“Success in my role is reflected in creating and maintaining good relationships with our faculty, staff and student community, with our neighbours, with the City of Toronto and with others.”
As the director of real estate in Facilities Management and Development, Molly Anthony is responsible for the university's real estate portfolio, focussing primarily on leases and acquiring new space. To make this happen, she works with dozens of people, both internal and external to the university, on unique and complex files. To get an idea of the variety of her work, just think of all the buildings and property Ryerson owns and leases. As Molly explained, in order to see transactions through (like the leasing of new space for the university), she starts by establishing strong relationships based on trust, making sure people know they can rely on her and her team to get things done.
“We’re currently working on refreshing the Campus Master Plan, envisioning what Ryerson’s facilities could be in 2030. This is really exciting, and a culmination of a lot of the ongoing work our team is doing.”
Sponsored by Deborah Brown, vice-president, administration and operations and Ian Mishkel, vice-president, university advancement, Molly is working with Dialog consultants and team of Ryerson staff to update the university’s Campus Master Plan. Originally drafted in 2008, the current plan has guided the university’s remarkable growth, which has included Ryerson acquiring Maple Leaf Gardens (now the Mattamy Athletic Centre), building the Sheldon & Tracy Levy Student Learning Centre and more. Altogether, we’ve expanded our leased space footprint by ten times since 2008, doubling it in the last five years alone. Ryerson has added over 800,000 square feet of built space in the same timeframe. The updated Campus Master Plan will provide a framework for undertaking the future growth of our campus, whether in leased or owned properties, and acts as a catalyst for change and renewal within our unique downtown community. Essentially, it outlines the principles that will continue to guide campus development.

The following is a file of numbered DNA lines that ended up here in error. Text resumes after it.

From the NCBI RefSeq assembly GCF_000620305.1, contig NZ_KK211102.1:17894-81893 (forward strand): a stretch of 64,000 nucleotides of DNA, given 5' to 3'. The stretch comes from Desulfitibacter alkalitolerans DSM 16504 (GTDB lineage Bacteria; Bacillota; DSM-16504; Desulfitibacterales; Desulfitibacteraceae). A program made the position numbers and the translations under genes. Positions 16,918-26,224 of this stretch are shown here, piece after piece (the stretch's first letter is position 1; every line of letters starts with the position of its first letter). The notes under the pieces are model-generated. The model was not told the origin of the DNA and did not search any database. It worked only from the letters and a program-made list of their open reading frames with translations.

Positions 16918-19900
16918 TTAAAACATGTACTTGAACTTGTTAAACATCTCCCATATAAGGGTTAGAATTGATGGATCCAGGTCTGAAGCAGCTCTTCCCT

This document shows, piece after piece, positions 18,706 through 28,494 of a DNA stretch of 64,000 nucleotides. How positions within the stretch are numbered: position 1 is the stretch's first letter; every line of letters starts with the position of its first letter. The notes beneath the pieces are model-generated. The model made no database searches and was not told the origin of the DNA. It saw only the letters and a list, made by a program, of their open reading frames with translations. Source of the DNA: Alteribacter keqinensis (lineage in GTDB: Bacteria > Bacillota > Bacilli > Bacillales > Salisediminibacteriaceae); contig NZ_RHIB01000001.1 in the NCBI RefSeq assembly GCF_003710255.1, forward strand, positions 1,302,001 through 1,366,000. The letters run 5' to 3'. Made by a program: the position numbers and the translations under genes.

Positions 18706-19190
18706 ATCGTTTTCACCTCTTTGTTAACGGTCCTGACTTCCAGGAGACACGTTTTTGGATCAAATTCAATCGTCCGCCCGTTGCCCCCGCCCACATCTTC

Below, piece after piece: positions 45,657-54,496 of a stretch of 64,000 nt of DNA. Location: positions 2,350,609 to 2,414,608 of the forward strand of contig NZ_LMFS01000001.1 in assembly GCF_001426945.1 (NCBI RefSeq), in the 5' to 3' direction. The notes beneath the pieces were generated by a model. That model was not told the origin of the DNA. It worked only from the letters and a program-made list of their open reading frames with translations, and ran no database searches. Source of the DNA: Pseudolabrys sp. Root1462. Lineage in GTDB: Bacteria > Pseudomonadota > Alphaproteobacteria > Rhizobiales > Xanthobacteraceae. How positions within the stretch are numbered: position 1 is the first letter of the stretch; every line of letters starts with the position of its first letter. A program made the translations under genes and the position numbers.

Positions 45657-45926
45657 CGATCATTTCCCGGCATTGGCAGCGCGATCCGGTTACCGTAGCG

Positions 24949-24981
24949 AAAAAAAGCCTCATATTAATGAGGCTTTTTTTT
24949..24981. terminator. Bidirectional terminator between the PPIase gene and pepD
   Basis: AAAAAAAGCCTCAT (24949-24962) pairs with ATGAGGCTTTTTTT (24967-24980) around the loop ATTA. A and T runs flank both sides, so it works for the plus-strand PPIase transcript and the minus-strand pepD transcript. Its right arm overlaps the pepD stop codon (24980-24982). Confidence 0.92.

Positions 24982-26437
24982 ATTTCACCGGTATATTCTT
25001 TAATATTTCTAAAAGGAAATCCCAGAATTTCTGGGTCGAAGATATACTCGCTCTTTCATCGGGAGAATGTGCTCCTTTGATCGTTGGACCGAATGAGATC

“A good master plan includes feedback from far and wide, from internal and external stakeholders. To be successful, it needs to have buy-in from across the university and our broader downtown community. Updating the plan will take us about a year, but it’s wonderful work.”
As Molly explained, the plan will inform the university’s growth and development in years to come, so it’s important that it includes input from as many people who experience our campus as possible. It’s a chance to generate excitement around the future vision for our campus. Along with the Campus Master Plan team, Molly is currently organizing consultations with the Ryerson community, assembling materials for review and pulling out key themes from the feedback they’re receiving.
“Many of the themes emerging so far are really focused around enhancing our existing spaces.”
There are some challenges inherent to Ryerson’s growth — we’re urban and landlocked, and there’s a high utilization of our existing space. Every square inch matters. It’s not surprising that much of what the Campus Master Plan team has learned so far is not only about the creation of new spaces, but finding ways to update our existing spaces. How we can improve green spaces, art, lighting and more? How can we create integrate academic work into all corners of our campus?
As Molly and the Campus Master Plan team moves forward on this project, they're excited to continue working with our campus community. As a university, we have experts in planning, architecture, real estate and more. Similarly, our faculty, staff and students are experts on our physical campus, because they use it every day. As the project unfolds, Molly’s looking forward to finding more ways we can continue growing our campus to enable our community to thrive in learning, research and work.
Big hugs from my two kids...and coffee.
Long Point Beach near Lake Erie.